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Women and the Union Safety Rep role: Findings from focus groups July – October 2022

The Trades Union Congress (TUC) hosted a series of focus groups of women union reps and activists, to help us better understand women’s experiences of health and safety in the workplace, their engagement with the safety agenda in their unions, and how the trade union movement can better support them. Unions were invited to circulate notice to member participants from a diversity of backgrounds in order to take part and share their views, to help inform our work.

Women’s health and safety has for many years been somewhat overlooked. The finding of these focus groups aims to put a spotlight on the topic of gender in occupational safety and health.

TUC research shows only 20% of union safety reps are women, despite women making up a majority of union members. If we are to ensure safety reps are more representative of the wider workforce as a whole, we first need to better understand why fewer women are becoming safety reps, and why those who do take on the role step forward. To identify barriers and opportunities, we sought to hear direct from women reps and non-reps.

A summary of the findings and comments from participants is in the link below.

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Sexual harassment allegations cost local authorities at least £2.5m

Data obtained through freedom of information (FoI) laws shows that since 2018, 62 councils spent more than £1,728,900 to cover wage costs of staff who were suspended after allegations of sexual harassment, with accusations ranging from indecent exposure, upskirting, inappropriate comments and sexual assault to stalking and abuse of power.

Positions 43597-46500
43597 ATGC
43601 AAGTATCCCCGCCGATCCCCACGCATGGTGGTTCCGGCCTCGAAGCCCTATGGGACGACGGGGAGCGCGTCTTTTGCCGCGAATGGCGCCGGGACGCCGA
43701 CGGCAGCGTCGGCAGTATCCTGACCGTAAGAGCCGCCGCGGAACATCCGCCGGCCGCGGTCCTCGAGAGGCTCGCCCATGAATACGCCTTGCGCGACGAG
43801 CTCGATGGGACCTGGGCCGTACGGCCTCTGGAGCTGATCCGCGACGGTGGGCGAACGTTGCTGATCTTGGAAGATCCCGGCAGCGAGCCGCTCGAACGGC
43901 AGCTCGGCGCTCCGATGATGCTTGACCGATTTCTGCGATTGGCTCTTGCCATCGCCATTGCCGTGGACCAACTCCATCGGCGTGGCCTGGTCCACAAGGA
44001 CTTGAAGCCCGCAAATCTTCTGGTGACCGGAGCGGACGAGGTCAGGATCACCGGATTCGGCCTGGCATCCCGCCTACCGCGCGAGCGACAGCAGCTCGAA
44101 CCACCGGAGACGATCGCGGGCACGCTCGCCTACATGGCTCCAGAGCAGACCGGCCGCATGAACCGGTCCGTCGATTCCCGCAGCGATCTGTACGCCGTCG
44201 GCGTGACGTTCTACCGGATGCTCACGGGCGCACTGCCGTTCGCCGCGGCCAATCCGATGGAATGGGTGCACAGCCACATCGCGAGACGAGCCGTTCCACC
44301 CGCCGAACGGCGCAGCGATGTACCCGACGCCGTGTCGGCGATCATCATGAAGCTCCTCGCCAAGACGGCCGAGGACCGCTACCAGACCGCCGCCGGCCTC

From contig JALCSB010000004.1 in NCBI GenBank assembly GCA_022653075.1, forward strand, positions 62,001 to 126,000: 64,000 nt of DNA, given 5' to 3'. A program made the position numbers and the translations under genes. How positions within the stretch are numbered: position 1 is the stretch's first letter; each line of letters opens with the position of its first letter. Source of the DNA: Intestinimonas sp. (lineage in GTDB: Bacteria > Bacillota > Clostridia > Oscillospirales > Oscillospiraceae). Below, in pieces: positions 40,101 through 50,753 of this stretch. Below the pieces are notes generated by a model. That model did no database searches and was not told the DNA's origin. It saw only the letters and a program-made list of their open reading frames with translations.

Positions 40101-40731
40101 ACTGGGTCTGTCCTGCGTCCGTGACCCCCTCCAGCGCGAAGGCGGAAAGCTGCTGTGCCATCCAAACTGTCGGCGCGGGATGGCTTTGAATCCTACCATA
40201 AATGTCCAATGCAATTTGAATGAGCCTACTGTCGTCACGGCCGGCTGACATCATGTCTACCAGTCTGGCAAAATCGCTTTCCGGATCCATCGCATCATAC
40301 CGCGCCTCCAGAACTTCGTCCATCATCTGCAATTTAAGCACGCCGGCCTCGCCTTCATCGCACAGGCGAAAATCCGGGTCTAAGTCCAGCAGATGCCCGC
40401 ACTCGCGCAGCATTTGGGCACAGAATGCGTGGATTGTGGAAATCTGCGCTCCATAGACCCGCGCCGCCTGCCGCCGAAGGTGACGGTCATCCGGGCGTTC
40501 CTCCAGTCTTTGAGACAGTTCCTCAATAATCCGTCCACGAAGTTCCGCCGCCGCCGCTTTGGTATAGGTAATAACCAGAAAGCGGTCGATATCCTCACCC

A further £800,000 was paid out by six councils for sexual harassment claims, including legal fees, claimant costs and damages to victims.

The total will most likely be higher: 103 councils refused to supply data or did not respond to the FoI request.

Nearly half (46%) of the 225 councils who responded to the Observer’s FoI request had received reports of sexual harassment.

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Workplace interventions snubbing blue-collar workers

Australian workplace health promotion interventions are failing to target four of the five main modifiable lifestyle risk factors for chronic disease, and have a disproportionate focus on lower risk white-collar workers, a study has found.

The La Trobe University study found that more than 75 per cent of work interventions for chronic disease risk factors focus on physical activity, with far fewer targeting smoking, nutrition, alcohol consumption and obesity.

Further, healthcare and white-collar workers are the most frequently targeted, with far less attention paid to worker groups more likely to have chronic disease risk factors and poorer health, such as blue-collar workers.

The study, led by Leonie Arnold from La Trobe’s Centre for Ergonomics and Human Factors, says that smoking, nutrition, alcohol, physical activity, and overweight/obesity – collectively known as SNAPO – are the five main modifiable risk factors for chronic diseases such as cancer, cardiovascular disease, and type 2 diabetes.

“It is estimated that 96 per cent of working age adults in Australia have at least one of these risk factors… It is important to address these factors as healthy individuals are crucial for both the economic success of organisations and overall population health”

A scoping review of workplace health promotion interventions for chronic diseases in Australia, Leonie Arnold, et al, Australia, Journal of Occupational Health, published online July 2023, doi: 10.1002/1348-9585.12417 (sourced from